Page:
Rules of the House

Written by Mac Barnett • Disney Hyperion, 2016.

Sibling rivalry, a spooky cabin in the woods, and monsters. What could go wrong? What could be more fun to draw?

 

Making scary fun

I recently joined Mac Barnett on several school visits, and while he read his story aloud I watched a hundred kids react to a bear rug, tub, and potbelly stove as they attempt to catch and eat children. A boy clapped his hands over his ears, eyes wide. A girl covered her eyes with her hands, ears wide. All wanted to know what happened next. 

Painting spooky pictures is quite a challenge. It's easy to go too far, or not far enough. I tried to make the monsters a bit goofy, so that if you saw them in broad daylight they would look ridiculous. The haunted house needed to be a nice, tidy cabin, free of cobwebs. 

Scroll down for early sketches from the book.   Click on any image to enlarge it. 

Ian's Room • Oil on illustration board

Rulebreaker Soup • Oil on illustration board

Reading the Map • Detail from a larger illustration. Oil on illustration board

Brandishing the Toothbrush • Oil on illustration board

Nocturnal Intruders • Oil on illustration board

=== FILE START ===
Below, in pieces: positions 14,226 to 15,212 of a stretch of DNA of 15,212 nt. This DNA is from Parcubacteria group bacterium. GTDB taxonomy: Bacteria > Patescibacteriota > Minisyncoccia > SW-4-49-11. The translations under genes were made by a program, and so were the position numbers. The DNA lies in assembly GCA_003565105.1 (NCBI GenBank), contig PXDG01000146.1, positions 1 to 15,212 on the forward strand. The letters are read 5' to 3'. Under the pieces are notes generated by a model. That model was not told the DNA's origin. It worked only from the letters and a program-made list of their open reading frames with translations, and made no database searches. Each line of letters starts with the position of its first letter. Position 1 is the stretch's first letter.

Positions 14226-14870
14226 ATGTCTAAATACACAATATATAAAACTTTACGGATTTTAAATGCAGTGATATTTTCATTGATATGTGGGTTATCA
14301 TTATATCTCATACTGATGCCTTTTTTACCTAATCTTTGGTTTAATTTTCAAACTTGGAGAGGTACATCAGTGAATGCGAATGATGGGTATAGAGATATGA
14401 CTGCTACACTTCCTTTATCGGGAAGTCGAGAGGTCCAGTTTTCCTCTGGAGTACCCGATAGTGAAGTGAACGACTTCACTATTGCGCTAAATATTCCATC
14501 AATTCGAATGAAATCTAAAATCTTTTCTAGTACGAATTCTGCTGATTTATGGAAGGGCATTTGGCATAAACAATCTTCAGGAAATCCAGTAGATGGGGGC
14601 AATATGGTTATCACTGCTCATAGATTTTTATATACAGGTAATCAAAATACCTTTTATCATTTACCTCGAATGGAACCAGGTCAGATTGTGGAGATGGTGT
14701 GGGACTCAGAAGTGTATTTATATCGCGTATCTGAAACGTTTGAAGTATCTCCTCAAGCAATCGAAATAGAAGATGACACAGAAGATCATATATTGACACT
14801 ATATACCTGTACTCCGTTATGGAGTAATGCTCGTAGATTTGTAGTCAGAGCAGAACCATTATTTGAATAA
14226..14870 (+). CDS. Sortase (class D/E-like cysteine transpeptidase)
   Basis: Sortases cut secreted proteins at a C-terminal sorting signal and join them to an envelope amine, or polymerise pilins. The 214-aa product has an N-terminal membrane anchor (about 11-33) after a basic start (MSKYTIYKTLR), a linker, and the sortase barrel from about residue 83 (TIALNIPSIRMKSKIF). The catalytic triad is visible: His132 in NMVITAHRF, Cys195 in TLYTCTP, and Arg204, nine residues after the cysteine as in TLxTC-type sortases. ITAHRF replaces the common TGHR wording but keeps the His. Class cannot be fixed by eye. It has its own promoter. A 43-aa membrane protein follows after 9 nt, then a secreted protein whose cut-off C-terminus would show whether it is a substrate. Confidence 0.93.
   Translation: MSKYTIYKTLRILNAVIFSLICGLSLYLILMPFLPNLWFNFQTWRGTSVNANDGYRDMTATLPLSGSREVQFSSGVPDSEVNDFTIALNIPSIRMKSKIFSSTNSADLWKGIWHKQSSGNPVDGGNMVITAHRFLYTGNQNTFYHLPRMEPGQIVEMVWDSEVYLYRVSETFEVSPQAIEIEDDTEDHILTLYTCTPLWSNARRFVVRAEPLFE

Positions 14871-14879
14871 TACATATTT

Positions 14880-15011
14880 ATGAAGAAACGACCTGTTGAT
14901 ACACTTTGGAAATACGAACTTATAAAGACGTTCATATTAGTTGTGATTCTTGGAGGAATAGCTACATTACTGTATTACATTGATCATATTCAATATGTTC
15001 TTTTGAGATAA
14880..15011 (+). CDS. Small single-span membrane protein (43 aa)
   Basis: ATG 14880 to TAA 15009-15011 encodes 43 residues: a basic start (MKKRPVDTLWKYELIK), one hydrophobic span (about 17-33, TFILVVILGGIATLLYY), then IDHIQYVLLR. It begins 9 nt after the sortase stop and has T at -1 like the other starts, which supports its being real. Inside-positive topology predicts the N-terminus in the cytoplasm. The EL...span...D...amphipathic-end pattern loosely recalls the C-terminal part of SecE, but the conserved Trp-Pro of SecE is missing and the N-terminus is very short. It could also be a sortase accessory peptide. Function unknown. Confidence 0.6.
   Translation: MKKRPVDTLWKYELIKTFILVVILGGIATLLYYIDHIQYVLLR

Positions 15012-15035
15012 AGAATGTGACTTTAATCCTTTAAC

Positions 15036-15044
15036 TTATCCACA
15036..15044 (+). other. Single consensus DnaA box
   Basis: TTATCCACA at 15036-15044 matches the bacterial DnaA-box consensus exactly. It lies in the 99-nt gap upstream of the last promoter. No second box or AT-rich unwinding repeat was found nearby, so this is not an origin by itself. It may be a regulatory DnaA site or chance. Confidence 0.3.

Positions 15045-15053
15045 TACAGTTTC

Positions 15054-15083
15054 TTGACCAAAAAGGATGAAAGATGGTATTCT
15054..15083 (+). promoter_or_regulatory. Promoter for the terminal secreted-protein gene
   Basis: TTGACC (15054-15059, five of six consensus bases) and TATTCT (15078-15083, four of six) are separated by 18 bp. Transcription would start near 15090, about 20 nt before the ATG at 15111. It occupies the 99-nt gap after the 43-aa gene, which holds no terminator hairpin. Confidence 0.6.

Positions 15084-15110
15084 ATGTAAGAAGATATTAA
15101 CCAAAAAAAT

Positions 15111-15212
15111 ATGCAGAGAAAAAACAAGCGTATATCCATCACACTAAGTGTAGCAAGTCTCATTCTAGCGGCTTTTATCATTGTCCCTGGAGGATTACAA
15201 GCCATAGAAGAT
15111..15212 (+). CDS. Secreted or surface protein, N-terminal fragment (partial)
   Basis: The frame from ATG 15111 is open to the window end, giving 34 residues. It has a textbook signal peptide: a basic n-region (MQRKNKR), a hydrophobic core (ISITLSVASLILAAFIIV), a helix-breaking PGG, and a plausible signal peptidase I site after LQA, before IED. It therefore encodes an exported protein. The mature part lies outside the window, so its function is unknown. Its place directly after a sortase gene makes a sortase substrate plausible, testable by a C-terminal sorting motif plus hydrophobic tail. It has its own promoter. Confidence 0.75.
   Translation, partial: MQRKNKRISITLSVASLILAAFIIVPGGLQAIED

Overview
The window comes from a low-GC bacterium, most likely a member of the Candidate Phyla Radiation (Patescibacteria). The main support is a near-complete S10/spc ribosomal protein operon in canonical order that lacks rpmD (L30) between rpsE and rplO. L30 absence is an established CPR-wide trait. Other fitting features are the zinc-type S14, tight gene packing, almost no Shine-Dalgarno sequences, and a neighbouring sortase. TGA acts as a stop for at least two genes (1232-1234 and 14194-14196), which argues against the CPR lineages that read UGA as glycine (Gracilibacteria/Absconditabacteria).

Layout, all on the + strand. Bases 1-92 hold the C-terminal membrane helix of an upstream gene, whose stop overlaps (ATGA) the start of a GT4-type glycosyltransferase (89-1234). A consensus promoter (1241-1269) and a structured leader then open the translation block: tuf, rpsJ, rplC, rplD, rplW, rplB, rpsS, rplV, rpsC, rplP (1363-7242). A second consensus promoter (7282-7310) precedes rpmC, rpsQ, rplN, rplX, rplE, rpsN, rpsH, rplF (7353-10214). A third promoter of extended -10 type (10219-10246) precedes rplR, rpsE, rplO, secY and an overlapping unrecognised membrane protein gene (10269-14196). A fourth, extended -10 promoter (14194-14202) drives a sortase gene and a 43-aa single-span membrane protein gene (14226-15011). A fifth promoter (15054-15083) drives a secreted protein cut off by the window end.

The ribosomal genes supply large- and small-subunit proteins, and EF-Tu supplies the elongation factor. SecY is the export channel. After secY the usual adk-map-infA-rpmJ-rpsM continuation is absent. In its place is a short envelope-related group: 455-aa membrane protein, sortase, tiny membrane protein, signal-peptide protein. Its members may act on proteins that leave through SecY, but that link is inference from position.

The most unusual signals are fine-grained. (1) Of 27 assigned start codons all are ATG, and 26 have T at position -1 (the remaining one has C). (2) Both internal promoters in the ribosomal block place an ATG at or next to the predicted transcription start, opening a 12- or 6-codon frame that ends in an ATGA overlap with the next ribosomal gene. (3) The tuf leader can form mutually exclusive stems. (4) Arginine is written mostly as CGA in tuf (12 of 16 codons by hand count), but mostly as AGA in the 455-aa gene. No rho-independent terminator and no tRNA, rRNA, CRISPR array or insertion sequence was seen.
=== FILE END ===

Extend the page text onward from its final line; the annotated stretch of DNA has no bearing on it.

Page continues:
The Red Door Opens • Oil on illustration board

Thanks, Brother • Oil on illustration board

The Tub • Oil on illustration board

Ian's Decision • Oil on illustration board

Wood Box • Oil on illustration board

 

A very early sketch of Ian, Jenny, and the Bear Rug. I was still figuring out where the actual sign with the Rules of the House should go. I got rid of the fireplace, since one of the characters is a wood stove.

Ian was originally much more nerdy; more of a caricature than a character. 

Ian was originally much more nerdy; more of a caricature than a character. 

The bear rug was the most fun to draw. Since he has no skeleton, he naturally flops around when he moves, turning inside out.

The bear got a bit too rabid in a few of my sketches. Spooky is fun. Terrifying? Not so much. Making kids cry is not a good marketing strategy.